Eurys Gamez v. Ace American Insurance Company, No. 14-13849 (11th Cir. 2016)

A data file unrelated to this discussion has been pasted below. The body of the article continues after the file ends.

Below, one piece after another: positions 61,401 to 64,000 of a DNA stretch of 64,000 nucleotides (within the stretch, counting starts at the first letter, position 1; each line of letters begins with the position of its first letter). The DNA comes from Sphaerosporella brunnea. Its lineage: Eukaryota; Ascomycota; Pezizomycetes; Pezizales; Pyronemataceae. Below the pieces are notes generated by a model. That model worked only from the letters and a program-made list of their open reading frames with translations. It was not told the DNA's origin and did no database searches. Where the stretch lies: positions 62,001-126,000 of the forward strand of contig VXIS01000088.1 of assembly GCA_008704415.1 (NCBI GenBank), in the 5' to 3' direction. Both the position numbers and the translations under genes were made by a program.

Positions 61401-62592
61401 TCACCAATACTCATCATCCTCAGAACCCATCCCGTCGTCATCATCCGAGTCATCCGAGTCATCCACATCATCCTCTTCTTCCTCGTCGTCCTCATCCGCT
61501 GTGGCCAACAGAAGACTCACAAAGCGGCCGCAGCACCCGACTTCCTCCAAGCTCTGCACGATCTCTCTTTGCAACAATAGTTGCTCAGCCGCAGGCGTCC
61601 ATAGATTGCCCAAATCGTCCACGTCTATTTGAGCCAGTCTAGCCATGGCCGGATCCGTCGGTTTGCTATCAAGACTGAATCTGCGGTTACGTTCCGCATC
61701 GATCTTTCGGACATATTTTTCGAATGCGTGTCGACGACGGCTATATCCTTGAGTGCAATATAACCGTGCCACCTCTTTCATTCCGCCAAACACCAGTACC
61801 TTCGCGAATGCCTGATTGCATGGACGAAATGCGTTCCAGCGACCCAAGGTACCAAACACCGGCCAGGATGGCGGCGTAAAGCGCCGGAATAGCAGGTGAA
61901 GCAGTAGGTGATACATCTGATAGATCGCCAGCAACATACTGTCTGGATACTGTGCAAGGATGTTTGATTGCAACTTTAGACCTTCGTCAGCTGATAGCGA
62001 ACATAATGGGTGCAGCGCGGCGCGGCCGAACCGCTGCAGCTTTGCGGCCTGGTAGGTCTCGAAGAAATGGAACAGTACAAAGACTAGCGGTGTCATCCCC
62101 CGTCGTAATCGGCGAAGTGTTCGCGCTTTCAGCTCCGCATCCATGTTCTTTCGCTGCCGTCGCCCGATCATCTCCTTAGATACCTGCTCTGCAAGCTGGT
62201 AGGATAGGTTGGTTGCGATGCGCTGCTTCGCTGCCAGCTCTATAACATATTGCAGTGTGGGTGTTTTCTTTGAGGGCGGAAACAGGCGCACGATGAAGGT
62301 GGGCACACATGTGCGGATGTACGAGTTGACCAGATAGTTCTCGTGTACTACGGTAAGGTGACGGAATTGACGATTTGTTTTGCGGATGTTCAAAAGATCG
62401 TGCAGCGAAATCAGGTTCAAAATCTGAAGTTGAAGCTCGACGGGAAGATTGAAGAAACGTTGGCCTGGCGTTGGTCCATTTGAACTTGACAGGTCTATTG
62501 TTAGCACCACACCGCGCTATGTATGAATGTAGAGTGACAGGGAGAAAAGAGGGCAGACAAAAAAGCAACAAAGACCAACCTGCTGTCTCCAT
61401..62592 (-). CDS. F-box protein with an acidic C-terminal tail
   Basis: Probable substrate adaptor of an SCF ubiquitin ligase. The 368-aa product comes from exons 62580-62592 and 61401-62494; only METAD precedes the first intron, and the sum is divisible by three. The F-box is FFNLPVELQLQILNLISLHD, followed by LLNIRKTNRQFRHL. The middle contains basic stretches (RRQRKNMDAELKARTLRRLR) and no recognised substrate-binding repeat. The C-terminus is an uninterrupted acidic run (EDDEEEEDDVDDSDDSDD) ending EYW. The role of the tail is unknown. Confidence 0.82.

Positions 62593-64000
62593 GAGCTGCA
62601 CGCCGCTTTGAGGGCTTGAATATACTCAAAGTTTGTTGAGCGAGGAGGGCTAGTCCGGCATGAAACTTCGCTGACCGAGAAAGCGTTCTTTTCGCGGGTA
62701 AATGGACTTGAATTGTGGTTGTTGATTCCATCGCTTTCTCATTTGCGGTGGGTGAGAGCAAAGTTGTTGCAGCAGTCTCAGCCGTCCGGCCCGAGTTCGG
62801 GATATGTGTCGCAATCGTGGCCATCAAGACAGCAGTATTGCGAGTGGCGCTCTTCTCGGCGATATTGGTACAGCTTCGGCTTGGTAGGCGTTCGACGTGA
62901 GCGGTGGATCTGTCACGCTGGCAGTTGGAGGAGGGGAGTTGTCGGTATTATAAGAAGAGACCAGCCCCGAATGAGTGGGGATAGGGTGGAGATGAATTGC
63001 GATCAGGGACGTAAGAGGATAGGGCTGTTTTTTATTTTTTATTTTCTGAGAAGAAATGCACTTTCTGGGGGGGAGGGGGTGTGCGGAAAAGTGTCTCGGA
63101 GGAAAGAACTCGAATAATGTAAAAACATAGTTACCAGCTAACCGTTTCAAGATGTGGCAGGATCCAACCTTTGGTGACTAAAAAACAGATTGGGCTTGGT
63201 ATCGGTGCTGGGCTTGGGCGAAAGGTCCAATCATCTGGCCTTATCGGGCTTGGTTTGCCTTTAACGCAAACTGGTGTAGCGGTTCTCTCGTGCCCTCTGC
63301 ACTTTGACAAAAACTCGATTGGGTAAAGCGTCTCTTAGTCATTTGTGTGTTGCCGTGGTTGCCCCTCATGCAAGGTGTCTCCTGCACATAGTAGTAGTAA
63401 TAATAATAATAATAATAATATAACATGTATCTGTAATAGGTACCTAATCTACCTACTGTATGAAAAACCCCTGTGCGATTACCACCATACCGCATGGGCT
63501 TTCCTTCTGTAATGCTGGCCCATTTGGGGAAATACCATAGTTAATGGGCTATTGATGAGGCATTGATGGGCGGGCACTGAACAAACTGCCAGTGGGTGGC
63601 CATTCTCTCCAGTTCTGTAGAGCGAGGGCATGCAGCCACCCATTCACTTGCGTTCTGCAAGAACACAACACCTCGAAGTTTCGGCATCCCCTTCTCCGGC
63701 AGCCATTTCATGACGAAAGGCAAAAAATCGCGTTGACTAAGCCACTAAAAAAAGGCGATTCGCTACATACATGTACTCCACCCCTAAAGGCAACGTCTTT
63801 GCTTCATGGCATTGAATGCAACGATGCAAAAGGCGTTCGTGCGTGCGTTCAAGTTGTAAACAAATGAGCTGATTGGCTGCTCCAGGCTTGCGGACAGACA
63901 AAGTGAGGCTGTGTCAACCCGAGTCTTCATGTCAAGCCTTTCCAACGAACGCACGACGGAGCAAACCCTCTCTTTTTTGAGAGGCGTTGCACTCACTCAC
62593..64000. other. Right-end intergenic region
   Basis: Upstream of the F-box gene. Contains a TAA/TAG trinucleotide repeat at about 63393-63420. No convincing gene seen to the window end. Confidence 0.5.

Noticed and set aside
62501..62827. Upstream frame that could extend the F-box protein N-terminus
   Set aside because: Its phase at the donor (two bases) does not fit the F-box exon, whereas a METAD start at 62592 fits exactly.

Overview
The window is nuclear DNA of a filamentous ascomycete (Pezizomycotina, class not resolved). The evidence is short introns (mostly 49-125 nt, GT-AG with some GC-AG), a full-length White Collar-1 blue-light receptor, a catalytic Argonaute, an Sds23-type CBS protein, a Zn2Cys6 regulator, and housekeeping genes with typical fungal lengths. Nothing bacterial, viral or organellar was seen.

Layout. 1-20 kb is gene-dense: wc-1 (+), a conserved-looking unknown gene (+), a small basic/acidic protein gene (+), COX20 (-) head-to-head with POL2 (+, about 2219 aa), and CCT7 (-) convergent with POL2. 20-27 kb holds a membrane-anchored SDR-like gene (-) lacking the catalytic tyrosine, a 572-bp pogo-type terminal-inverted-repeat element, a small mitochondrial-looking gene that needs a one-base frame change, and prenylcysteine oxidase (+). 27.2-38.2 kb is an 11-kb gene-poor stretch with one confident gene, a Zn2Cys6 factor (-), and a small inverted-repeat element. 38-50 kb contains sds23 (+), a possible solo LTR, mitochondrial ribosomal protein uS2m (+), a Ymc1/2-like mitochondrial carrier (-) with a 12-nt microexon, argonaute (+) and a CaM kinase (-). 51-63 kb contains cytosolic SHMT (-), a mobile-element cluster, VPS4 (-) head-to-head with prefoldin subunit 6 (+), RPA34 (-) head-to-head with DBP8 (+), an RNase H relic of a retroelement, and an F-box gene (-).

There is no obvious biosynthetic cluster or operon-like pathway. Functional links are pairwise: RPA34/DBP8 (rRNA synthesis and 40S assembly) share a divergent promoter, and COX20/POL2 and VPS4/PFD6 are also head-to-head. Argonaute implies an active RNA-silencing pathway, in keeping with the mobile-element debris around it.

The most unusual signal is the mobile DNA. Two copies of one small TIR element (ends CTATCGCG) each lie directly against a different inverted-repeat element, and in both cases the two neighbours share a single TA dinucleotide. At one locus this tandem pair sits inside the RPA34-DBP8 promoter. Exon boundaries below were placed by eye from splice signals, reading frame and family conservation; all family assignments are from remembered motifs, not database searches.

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Case: 14-13849 Date Filed: 01/08/2016 Page: 1 of 13 [DO NOT PUBLISH] IN THE UNITED STATES COURT OF APPEALS FOR THE ELEVENTH CIRCUIT ________________________ No. 14-13849 ________________________ D.C. Docket No. 1:11-cv-22842-PAS EURYS GAMEZ, Plaintiff-Counter Defendant-Appellant, versus ACE AMERICAN INSURANCE COMPANY, Defendant-Counter Claimant-Appellee. ________________________ Appeal from the United States District Court For the Southern District of Florida ________________________ (January 8, 2016) Before WILSON and MARTIN, Circuit Judges, and HODGES, * District Judge. * Honorable Wm. Terrell Hodges, United States District Judge for the Middle District of Florida, sitting by designation. Case: 14-13849 Date Filed: 01/08/2016 Page: 2 of 13 HODGES, District Judge: This is an appeal arising out of an action for breach of contract. Eurys Gamez brought suit in the district court against Ace American Insurance Company (“Ace American”) seeking to recover the proceeds of an insurance policy covering a boat. The case proceeded to a jury trial, ending in a verdict and resulting judgment favoring Ace American. The district court denied Gamez’s motion for judgment as a matter of law and an alternative motion for a new trial. Gamez appeals.1 We affirm. Background In late October, 2007, Gamez applied for and obtained from Ace American a “Yachtsman” wet marine insurance policy covering a 2008, 32 foot Glasstream boat and trailer, powered by twin, 275 hp Mercury outboard engines. Gamez took delivery of the vessel on or about November 1, 2007, and promptly gave possession of it to his cousin, Alfredo Hassun. Gamez also gave Hassun full 1 This court reviews de novo a district court’s ruling on a motion for judgment as a matter of law. Lamonica v. Safe Hurricane Shutters, Inc., 711 F.3d 1299, 1306 (11th Cir. 2013); Hubbard v. BankAtlantic Bancorp, Inc., 688 F.3d 713, 723 (11th Cir. 2012). Overturning a jury verdict and granting judgment as a matter of law is inappropriate when substantial evidence supports the verdict. Watts v. Great Atl. and Pac. Tea Co., 842 F.2d 307, 309 (11th Cir. 1988). 2 Case: 14-13849 Date Filed: 01/08/2016 Page: 3 of 13 permission to use the boat which was thereafter stored and maintained at Hassun’s home in Miami. 2 In late November, 2007, about a month after the purchase of the vessel and the issuance of the Ace American insurance policy, Hassun loaned the boat to Alexis Suarez for a fishing trip. Hassun had only known Suarez for a few weeks, and did not know where he lived, whether he had any boating experience, or whether he was otherwise qualified to operate a 32 foot vessel. Further, Hassun was not acquainted with Suarez’s fishing companion, known only by his nickname “Patchey.” Suarez took the boat and trailer and then disappeared. Neither he nor the vessel were ever seen or heard from again. Gamez later filed with Ace American a claim and sworn proof of loss.3 After an investigation and evaluation of the claim, Ace American notified Gamez that it was rescinding the policy, refunding the premium and denying the claim based upon intentional misrepresentations and concealments of material facts by Gamez in the application for the policy. Gamez responded by suing Ace American 2 Gamez later reported in his sworn proof of loss of the vessel that “Alfredo Hassun had use of the boat and made the majority of the monthly payments . . . [and] the payments to Ace.” In truth, the evidence revealed, and the jury implicitly found, that Hassun was the de facto owner of the vessel. 3 The sworn proof of loss recited that the Coast Guard had reported that the vessel was believed to have been stolen and was lost at sea while transporting “refugees.” 3 Case: 14-13849 Date Filed: 01/08/2016 Page: 4 of 13 in the district court for breach of contract due to Ace American’s non-payment of the claim. 4 Ace American defended the action by pleading a number of affirmative defenses including its assertion of fraud in the application for the policy. 5 Specifically, Gamez stated in the application that he was the owner of the vessel whereas the evidence disclosed that he was, for whatever reason, a mere surrogate for Hassun, the true owner. Gamez stated in the application that the boat would be kept at an address given as his residence in Miami (though he did not live there) and the vessel was, in fact, kept at Hassun’s residence. Gamez stated in the application that he would be the “primary operator,” and no additional operator was identified in the application whereas Hassun was, in fact, the primary operator of the vessel. Gamez stated in the application that he had four years of prior boat 4 Jurisdiction was predicated upon diversity of citizenship under 28 U.S.C. § 1332. Florida law supplies the rule of decision. 5 Altogether, there were three affirmative defenses ultimately submitted to the jury: (1) Ace American’s claim of intentional misrepresentations or fraud in the application; (2) an alleged failure by Gamez to give proper notice of the loss; and (3) a defense of illegal use of the vessel at the time of the loss. The jury found for Gamez on the notice issue, and did not reach the illegal usage defense after finding for Ace American on the issue of fraud in the application. There is no remaining dispute about either the notice issue or the illegal usage defense, and neither is involved in this appeal. 4 Case: 14-13849 Date Filed: 01/08/2016 Page: 5 of 13 ownership experience, whereas he did not own any of the vessels listed in the application. 6 At trial, an underwriter for Ace American testified, without contradiction by any opposing witness, that the misrepresentations in the application were material to acceptance of the risk and the amount of the premium to be charged. With regard to fraud in the application, the district court instructed the jury as follows: Thus, to establish its affirmative defense based on fraud, ACE American must prove each of the following elements by a greater weight of the evidence: (1) that Gamez or Hassun falsely misrepresented or concealed a specific, material fact; (2) that Gamez or Hassun knew or should have known that the representation was false; (3) that Gamez or Hassun willfully made the representation or concealment with the intention of defrauding ACE American; (4) that Gamez or Hassun intended to induce ACE American to act on the representation or concealment; and (5) that the representation made was one that would affect the liability of ACE American to pay a certain amount of money. Because not every misstatement qualifies as fraud, where, as here, the express language of an insurance contract prohibits intentional acts of concealment, misrepresentation or fraud, the insurer bears the heavy burden of establishing that the conduct complained of was a willful, intentional misrepresentation of fact. 6 The form application signed by Gamez contained a conspicuous “Fraud Warning” regarding “Disclosure of Material Facts,” and a written caution that an applicant for insurance “must disclose any information which might influence the company in deciding whether or not to accept the risk, what the terms should be, or what premiums to charge. Failure to do so may render the insurance void. . . .” 5 Case: 14-13849 Date Filed: 01/08/2016 Page: 6 of 13 The case was then submitted to the jury on the basis of a special verdict form under Federal Rule of Civil Procedure 49(a). The form required the jury to answer yes or no concerning its findings with respect to whether four separately stated facts had been proven. Those factual findings were: We, the jury, make the following findings: 1. That the Plaintiff, EURYS GAMEZ, has proven his breach of contract claim by the greater weight of the evidence. YES X NO_______ * * * * * * 2. That the Defendant, ACE American Insurance Company, established by a greater weight of the evidence that the Plaintiff, EURYS GAMEZ, failed to provide ACE American Insurance Company with proper Notice of the Loss as required in the insurance contract. YES NO X * * * * * * 3. That the Defendant, ACE American Insurance Company, established by a greater weight of the evidence that the Plaintiff, EURYS GAMEZ, intentionally misrepresented any material fact or circumstance related to the application of insurance or contract of insurance before or after the alleged loss. YES X NO_______ If your answer to question 3 is YES, then your verdict is for the Defendant, ACE American Insurance Company, and you should go no further except to have the foreperson sign and date the verdict form 6 Case: 14-13849 Date Filed: 01/08/2016 Page: 7 of 13 and return it to the courtroom. If your answer to question 3 was NO, then you should proceed to answer question 4. In accordance with the instruction following finding number three, the jury did not respond to the fourth and last factual finding relating to the defense of illegal usage of the vessel at the time of loss. Judgment was entered in favor of Ace American on the basis of factual finding number three, 7 and after Gamez’s post-trial motions were denied, this appeal ensued. The Issue on Appeal The singular issue of law presented by Gamez involves a construction and application of Florida Statute § 627.409(1)(a)-(b) and (2): (1) Any statement or description made by or on behalf of an insured or annuitant in an application for an insurance policy or annuity contract, or in negotiations for a policy or contract, is a representation and not a warranty. . . . [A] misrepresentation, omission, concealment of fact, or incorrect statement may prevent recovery under the contract or policy only if any of the following apply: (a) The misrepresentation, omission, concealment, or statement is fraudulent or is material to the acceptance of the risk or to the hazard assumed by the insurer. 7 Gamez challenges, in this appeal, the sufficiency of the evidence sustaining the jury’s verdict on the issue of fraud in the application. Suffice it to say that the evidence, including reasonable inferences to be drawn from it, amply supports the jury verdict and we reject Gamez’s contention to the contrary without necessity of further discussion. 7 Case: 14-13849 Date Filed: 01/08/2016 Page: 8 of 13 (b) If the true facts had been known to the insurer pursuant to a policy requirement or other requirement, the insurer in good faith would not have issued the policy or contract, would not have issued it at the same premium rate, would not have issued a policy or contract in as large an amount, or would not have provided coverage with respect to the hazard resulting in the loss. (2) A breach or violation by the insured of a warranty, condition, or provision of a wet marine or transportation insurance policy, contract of insurance, endorsement, or application does not void the policy or contract, or constitute a defense to a loss thereon, unless such breach or violation increased the hazard by any means within the control of the insured. Gamez argues that Subsection (2) of the statute applies to the wet marine insurance policy involved in this case, and that, according to the last clause of Subsection (2), a breach by the insured does not constitute a defense “unless such breach or violation increased the hazard by any means within the control of the insured.” Here, of course, the hazard constituting the immediate cause of the loss of the vessel is unknown. It cannot be determined, and Ace American cannot prove, whether that cause – whatever it might have been – was within the control of the insured. Ace American responds to Gamez’s argument, and the district court held in denying post-trial motions, that the statute must be construed as a whole. Subsections (1)(a) and (1)(b) deal with misrepresentations in applications for 8 Case: 14-13849 Date Filed: 01/08/2016 Page: 9 of 13 insurance in general, including marine policies, and provide that such misrepresentations are not warranties and do not invalidate the policy unless the misrepresentation was fraudulently made (fraud in the inducement) or, if innocently made, that it was material to the risk in one of the ways spelled out in Subsection (1)(b). Innocent misstatements of fact in an application that are not material to the risk do not afford a defense to the insurance company. 8 On the other hand, Subsection (2) of the statute applies to breaches of the contract of insurance after the application has been submitted and the policy has been issued; and, in the case of marine coverages, any breach of a provision of the policy, even the breach of a warranty, does not forfeit the coverage unless the breach “increased the hazard by any means within the control of the insured.” The flaw in Gamez’s argument is that he conflates Subsections (1) and (2) of the statute so that, in his view, the concluding clause of Subsection (2) – “unless such breach or violation increased the hazard by any means within the control of the insured” – would apply to Subsection (1)(a) and (b) as well as Subsection (2). 8 There is a doctrine in the field of marine insurance law known as uberrimae fidei requiring that insureds conduct themselves in the utmost good faith in supplying information to an insurer. Under this doctrine even unintentional material misrepresentations will render a policy void. HIH Marine Servs., Inc. v. Fraser, 211 F.3d 1359, 1362-63 (11th Cir. 2000). That rule is incorporated by Subsection (1)(a) of Florida Statute § 627.409 which provides that a misrepresentation in an application for insurance may prevent recovery if the “statement is fraudulent or is material to acceptance of the risk . . . .” (emphasis supplied). In this case, however, the Ace American policy expressly limited the defense of material misrepresentation to intentional misconduct by the insured and the jury was so instructed. 9 Case: 14-13849 Date Filed: 01/08/2016 Page: 10 of 13 This interpretation, however, is simply contrary to the structure and clear wording of the statute. Subsection (1)(a) and (b) plainly applies to statements made by an insured in negotiations or in applications for insurance prior to the insurer’s assumption of the risk by binding the coverage or by issuance of the policy. Subsection (2) applies only to “wet marine or transportation insurance polic[ies],” and then only to “breaches or violations” of the contract by the insured after the contract has been formed by issuance of the policy. In those circumstances, “a defense to a loss thereon” will be available only if “such breach or violation increased the hazard by any means within the control of the insured.” The purpose of Subsection (2) was “to prevent the insurer from avoiding coverage on a technical omission playing no part in the loss.” Windward Traders, Ltd. v. Fred S. James & Co. of New York, Inc., 855 F.2d 814, 818 (11th Cir. 1988) (quoting Pickett v. Woods, 404 So. 2d 1152, 1153 (Fla. 5th Dist. Ct. App. 1981)). Thus, in this case for example, but for Gamez’s fraud in the application – fraud that was material to the risk – he would win his case because the hazard that ultimately caused the loss is unknown and Ace American cannot prove that such hazard, whatever it might have been, was increased by a means within the control of the insured. In sum, Subsection (1)(a) and (b) of the statute focuses on misrepresentations material to the risk, that is, material to the insurer’s decision 10 Case: 14-13849 Date Filed: 01/08/2016 Page: 11 of 13 whether to issue the policy, and, if so, at what premium. Subsection (2) focuses instead on the actual or immediate cause of the loss – the hazard that occurred – and the question whether that hazard was brought about or increased by the insured’s “breach” of a “warranty, condition, or provision” of the contract documents.9 None of the cases cited by Gamez support his conflation of the two subsections of the statute such that the last clause of Subsection (2) becomes a condition applicable to pre-contract misrepresentations germane to acceptance of the risk and made at a time when it is impossible to determine whether a “loss” has occurred due to a “hazard” that was “increased” by a “breach” of the policy on the part of the insured. On the contrary, all of the cases applying Subsection (2) involve a loss, but none present an issue of fraud in the application that was material to acceptance of the risk. See AXA Global Risks (UK) Ltd. v. Webb, 2000 WL 33179617 (M.D. Fla. July 28, 2000) (Policy contained warranty made in the application that the insured vessel would be “laid up” on shore, but sank while docked in the water. The breach by the insured increased the hazard and 9 Subsection (2) of the statute describes the contract to which it applies as an “insurance policy, contract of insurance, endorsement, or application . . . .” The use of the word “application” in that context refers to those situations in which the application contains a warranty relating to a specific hazard, and is incorporated under the terms of the policy. Only in those circumstances could there be a “breach or violation by the insured of a warranty, condition, or provision” of the insurance contract as required by Subsection (2). 11 Case: 14-13849 Date Filed: 01/08/2016 Page: 12 of 13 Subsection (2) of the statute barred recovery); Proprietors Ins. Co. v. Siegel, 410 So. 2d 993 (Fla. 3rd Dist. Ct. App. 1982) (Loss occurring during a charter of the insured vessel did not breach the contract or increase the hazard where the application revealed that chartering of the vessel was an intended use; Subsection (2) did not bar recovery); Windward Traders, 855 F.2d at 818, n. 5 (Breach of warranty regarding vessel’s trading locale did not increase the hazard so as to bar recovery under Subsection (2) where the insurer denied coverage solely because of lack of notice); Great Lakes Reinsurance (UK) PLC v. Rosin, 757 F. Supp. 2d 1244 (S.D. Fla. 2010) (decision by Jordan, J.) (Breach of warranty concerning identity of operators voided coverage under Subsection (2) where hazard of negligence by the operator, not named in the policy, was cause of loss and was within control of insured); Eastern Ins. Co. v. Austin, 396 So. 2d 823 (Fla. 4th Dist. Ct. App. 1981) (Warranty that vessel would be used for private pleasure not breached by occasional sale of fish, i.e., vessel did not become commercial thereby increasing the hazard under Subsection (2)); Fireman’s Fund Ins. Co. v. Cox, 742 F. Supp. 609 (M.D. Fla. 1989) (Breach of warranty regarding size of crew increased the hazard within the control of the insured and Subsection (2) precluded recovery by insured). The district court correctly denied Gamez’s motion for judgment as a matter of law and the alternative motion for a new trial. The judgment is therefore 12 Case: 14-13849 Date Filed: 01/08/2016 Page: 13 of 13 AFFIRMED. 10 10 “Appellant’s Motion for Correction or Modification of the Record,” and “Appellee’s Motion to Strike Appellant’s Corrected Reply Brief That Includes New Arguments and Citations to Documents Not Yet a Part of the Record” are both DENIED AS MOOT. 13